Rusty Water

What to Do if Your Tap Has Rusty Water?

You go to brush your teeth, but there’s a brown, hazy mush drizzling out of the faucet instead. Yuck! Water with a rusty hue isn’t dangerous, but it might be unsettling to look at. Brown water might be the result of corrosion in the pipes, mineral deposits, or even utility company maintenance.

It might be shocking to see rusty water coming out of your tap and not know what’s causing it. So, we put together this guide to explain what causes rusty water and what you can do to improve the quality of the water in your home’s plumbing. If rusty pipes are the cause of water discoloration in your house, we’ll show you how to fix the problem. It is our sincere hope that all residences in Los Angeles will have access to potable water.

Why is my water rusty?

Excess sediment or minerals in municipal water supplies cause it to take on a rusty brown, yellow, or reddish color.

Iron and manganese are the most frequent water-discoloration minerals. These minerals can be carried into the water supply through a variety of natural and anthropogenic pathways, each of which can deposit a minute amount of metal. These minerals may be present in water that has an off flavor or odor.

There is no evidence that manganese or iron in water pose any health risks to people, although their presence may affect the taste and odor of municipal water supplies. In order to be sure nothing else is wrong, a plumber can do water quality tests.

Is rusty water dangerous?

Perhaps, however, it would depend on the specific minerals in your water. Pollutants in drinking water are controlled by the EPA, which sets main and secondary requirements for how to get rid of them. Primary rules cover harmful pollutants, including lead and arsenic. Limits on how much of these pollutants can be found in a water supply mean that the water is often not made available to the public if the concentrations exceed certain limits.

Impurities like iron and manganese are covered by the supplementary EPA rules. Though not harmful to human health, the pollutants we’re talking about here may leave an unpleasant aftertaste, odor, or appearance, as well as potentially stain clothing or cause skin irritation. Public water systems have to test their water for major pollutants on a regular basis, but they don’t have to test for secondary contaminants.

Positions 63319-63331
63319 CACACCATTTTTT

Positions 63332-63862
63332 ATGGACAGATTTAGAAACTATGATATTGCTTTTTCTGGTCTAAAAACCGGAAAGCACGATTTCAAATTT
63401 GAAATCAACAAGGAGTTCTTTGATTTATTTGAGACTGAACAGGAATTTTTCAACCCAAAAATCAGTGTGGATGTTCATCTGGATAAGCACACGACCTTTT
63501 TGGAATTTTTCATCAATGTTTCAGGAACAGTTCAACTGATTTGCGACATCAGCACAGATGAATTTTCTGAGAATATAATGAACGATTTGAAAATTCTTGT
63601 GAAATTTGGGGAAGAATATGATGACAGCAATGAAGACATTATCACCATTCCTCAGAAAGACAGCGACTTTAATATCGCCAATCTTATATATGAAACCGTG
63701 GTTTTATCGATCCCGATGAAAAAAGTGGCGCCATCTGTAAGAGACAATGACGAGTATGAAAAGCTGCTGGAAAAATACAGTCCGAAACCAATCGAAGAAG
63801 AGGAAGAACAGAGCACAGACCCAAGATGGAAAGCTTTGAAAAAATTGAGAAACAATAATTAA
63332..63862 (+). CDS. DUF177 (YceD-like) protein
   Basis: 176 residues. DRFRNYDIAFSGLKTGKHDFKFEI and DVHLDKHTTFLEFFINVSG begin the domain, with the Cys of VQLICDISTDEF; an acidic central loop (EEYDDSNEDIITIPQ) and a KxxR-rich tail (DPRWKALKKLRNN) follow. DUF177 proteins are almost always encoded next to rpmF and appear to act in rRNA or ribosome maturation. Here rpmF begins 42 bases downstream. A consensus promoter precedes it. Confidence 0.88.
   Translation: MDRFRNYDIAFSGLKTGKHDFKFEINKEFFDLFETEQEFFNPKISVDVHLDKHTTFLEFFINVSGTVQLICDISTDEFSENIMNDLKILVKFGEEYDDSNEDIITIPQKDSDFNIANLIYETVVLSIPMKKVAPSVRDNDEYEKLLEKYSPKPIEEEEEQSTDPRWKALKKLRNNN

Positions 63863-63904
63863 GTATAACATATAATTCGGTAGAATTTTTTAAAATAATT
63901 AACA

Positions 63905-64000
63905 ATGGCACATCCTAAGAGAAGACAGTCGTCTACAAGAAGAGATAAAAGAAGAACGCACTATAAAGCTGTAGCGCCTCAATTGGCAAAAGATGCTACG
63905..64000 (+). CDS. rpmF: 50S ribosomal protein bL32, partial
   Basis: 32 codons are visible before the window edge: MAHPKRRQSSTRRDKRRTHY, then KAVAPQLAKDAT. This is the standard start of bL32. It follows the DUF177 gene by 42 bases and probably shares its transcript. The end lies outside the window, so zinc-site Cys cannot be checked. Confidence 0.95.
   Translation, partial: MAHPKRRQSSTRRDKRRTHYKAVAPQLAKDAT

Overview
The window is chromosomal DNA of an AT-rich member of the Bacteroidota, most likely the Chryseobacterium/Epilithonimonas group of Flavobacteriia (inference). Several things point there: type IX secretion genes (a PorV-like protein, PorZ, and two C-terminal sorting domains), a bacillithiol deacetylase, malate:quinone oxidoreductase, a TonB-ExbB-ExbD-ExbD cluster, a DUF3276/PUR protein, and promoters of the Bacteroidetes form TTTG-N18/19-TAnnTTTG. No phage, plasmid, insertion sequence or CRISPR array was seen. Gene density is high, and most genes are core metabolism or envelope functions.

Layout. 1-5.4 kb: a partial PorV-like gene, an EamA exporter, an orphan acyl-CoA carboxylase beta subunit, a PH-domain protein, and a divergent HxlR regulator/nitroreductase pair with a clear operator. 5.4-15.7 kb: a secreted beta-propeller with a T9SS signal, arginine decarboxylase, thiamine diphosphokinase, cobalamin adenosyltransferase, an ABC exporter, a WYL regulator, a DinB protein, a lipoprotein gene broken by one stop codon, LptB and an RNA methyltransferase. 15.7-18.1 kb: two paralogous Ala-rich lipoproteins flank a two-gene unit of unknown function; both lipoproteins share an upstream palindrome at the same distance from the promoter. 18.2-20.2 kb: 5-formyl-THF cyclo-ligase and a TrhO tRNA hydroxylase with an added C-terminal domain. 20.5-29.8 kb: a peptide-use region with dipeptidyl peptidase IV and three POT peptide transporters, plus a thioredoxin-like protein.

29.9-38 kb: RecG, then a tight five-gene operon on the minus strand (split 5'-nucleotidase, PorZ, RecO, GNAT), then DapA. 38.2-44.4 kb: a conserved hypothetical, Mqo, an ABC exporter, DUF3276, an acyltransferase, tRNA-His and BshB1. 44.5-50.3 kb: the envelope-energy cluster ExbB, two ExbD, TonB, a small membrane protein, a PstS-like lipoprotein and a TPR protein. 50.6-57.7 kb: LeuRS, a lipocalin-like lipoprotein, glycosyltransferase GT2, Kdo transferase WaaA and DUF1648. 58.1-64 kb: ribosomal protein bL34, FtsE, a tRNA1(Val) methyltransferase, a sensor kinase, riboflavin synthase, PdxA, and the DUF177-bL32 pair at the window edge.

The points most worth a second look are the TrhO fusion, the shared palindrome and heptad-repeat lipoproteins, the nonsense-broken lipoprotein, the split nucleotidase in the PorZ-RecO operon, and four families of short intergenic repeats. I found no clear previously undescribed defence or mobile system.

Is rusty water safe to bathe in?

This is a common worry, along with the question of whether or not hair gets damaged by rusty water. Mineral-rich water is safe to drink and bathe in, but it can be bad for your hair if you stay in it for a long time. Also, you may have to work harder to get clean because hard water makes it hard for soap to lather well.

What Causes Rusty Water from Your Faucet?

Any of the following three scenarios could be the cause of brown water coming from your faucet:

1. If all your water (hot and cold) suddenly goes brown:

Water that was once clear may have become rusty due to local utility work or a leak in a city-operated water main or fire hydrant. Water main breaches that allow silt to enter the water supply are common due to the aging plumbing infrastructure in the United States.

To facilitate line maintenance, water service interruptions are commonplace when utility providers are involved. If sediment has settled to the top of the water supply before it is switched back on, you may see a cloudy appearance. Just turning on the water for a few minutes should do the trick.

This shift might have originated from inside, among other explanations. Brown water coming from the faucet is the first indicator that your water heater or the pipes supplying your home with water have become rusted.

2. If only your hot water is discolored: